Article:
With malice toward none, with charity for all, with firmness in the right, as God gives us to see the right, let us strive on to finish the work we are in, to bind up the nation's wounds, to care for him who shall have borne the battle, and for his widow, and his orphan - to do all which may achieve and cherish a just and lasting peace among ourselves and with all nations.”
At a mere 149 years after this conflict among the states of the North and South, what is the state of the union in regards to recognizing that it is God who gives life and liberty? Could we be so arrogant as to brag that no major catastrophe could happen in this nation strong enough to take away the power it exhibits and flaunts today? Can we pretend as if the events of September 11, 2001, or the actual war against terrorism is not significant?
What about the almost 60 million babies that have been massacred by their mothers all across this nation in the past 40 years? Let's not kid ourselves by calling abortion anything else but what it is. A woman who becomes pregnant automatically becomes a mother regardless if the scientific definition of what has been conceived is called a fetus, whose definition by the way means unborn, there's no way they can truthfully call it anything but a human being. From the moment the mother decides to condemn her child to death it is not an abortion it is an assassination.
What about the homosexual agenda being imposed by Hollywood and the media that wants to convince society in general that it is a correct and therefore an acceptable lifestyle? The list of moral corruption in this nation is very extensive to which we need to add the disaster in the church as a result of all the confusion within the faith because of the rejection of God's absolutes. A church infected by all types of sicknesses and diseases, if I may use sickness as a metaphor, spiritually, intellectually, and philosophically. The ill-fated war between the North and South from 1861 to 1865 should remind us that the church can lose its perspective that it is God who has life and liberty in his total control.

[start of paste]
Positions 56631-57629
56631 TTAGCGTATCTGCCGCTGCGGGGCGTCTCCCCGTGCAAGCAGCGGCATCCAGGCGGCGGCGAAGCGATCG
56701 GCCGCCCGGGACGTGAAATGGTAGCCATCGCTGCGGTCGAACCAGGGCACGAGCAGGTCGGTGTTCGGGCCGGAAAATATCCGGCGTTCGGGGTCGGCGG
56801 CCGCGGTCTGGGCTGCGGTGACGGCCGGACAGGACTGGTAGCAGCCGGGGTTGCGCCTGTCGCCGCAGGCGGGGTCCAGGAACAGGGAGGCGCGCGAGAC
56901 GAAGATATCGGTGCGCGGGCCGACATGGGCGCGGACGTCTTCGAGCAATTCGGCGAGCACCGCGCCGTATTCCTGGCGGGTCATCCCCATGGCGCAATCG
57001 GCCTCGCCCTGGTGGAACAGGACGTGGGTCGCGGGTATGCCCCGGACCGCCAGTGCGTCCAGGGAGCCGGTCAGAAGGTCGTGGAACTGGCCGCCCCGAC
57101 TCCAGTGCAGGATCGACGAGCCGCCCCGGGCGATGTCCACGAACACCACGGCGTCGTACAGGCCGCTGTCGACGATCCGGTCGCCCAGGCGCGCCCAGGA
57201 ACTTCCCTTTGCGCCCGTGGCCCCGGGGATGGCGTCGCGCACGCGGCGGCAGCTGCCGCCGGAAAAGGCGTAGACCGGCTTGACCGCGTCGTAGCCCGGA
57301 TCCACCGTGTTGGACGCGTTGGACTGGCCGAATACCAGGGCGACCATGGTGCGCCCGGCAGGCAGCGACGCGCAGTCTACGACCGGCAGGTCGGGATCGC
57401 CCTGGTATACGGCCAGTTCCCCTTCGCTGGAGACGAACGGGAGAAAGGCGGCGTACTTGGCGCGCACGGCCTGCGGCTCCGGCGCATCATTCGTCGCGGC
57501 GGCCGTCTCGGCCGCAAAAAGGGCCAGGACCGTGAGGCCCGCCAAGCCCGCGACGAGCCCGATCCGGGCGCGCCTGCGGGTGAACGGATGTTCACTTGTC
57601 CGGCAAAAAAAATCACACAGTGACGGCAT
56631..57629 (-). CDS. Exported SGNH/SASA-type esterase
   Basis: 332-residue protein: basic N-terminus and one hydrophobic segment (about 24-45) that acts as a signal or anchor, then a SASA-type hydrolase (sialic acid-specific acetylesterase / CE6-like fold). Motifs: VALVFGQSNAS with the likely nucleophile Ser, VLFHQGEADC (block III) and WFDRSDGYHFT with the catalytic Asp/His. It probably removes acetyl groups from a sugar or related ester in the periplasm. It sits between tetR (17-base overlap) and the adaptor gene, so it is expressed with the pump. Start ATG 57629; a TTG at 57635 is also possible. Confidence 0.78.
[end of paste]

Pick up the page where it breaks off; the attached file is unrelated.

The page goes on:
For those “born-again” Christians who live almost the same as non-believers should seriously consider the words of our Lord Jesus Christ when he affirmed:
“I am the true vine, and my Father is the vinedresser. Every branch of mine that does not bear fruit he takes away, and every branch that does bear fruit he prunes, that it may bear more fruit. 3Already you are clean because of the word that I have spoken to you. Abide in me, and I in you. As the branch cannot bear fruit by itself, unless it abides in the vine, neither can you, unless you abide in me. I am the vine; you are the branches. Whoever abides in me and I in him, he it is that bears much fruit, for apart from me you can do nothing.” (John 15:1-5)
This is the only reason why we have been given a new birth, to be new people in Christ and produce the justice of God in all areas of human development.
Since this nation was born there has existed no other hope than the one placed upon the living God, in the God of the Bible and his absolutes. A church that is solidly established upon biblical perspective of life and liberty will cease to make concessions to accommodate a secular liberal and leftist’s perspective as well as all other diverse non-biblical preferences. God, this and future generations are waiting for the church to take its rightful God-given place to restore the quality of life and liberty as God has ordained it, for a unique and only guarantee of true human progress.
The question to be answered is, is the church listening to the echoes of the past to be warned about what the future will bring?
- Jefferson, Thomas. 1781, in his Notes on the State of Virginia, Query XVIII, 1781, 1782, p. 237. Gary DeMar, America's Christian History: The Untold Story (Atlanta, GA: American Vision Publishers, Inc., 1993), p. 126.
- Inaugural Addresses of the Presidents of the United States - From George Washington 1789 to Richard Milhous Nixon 1969 (Washington, D.C.: United States Government Printing Office; 91st Congress, 1st Session, House Document 91-142, 1969), pp. 127-128.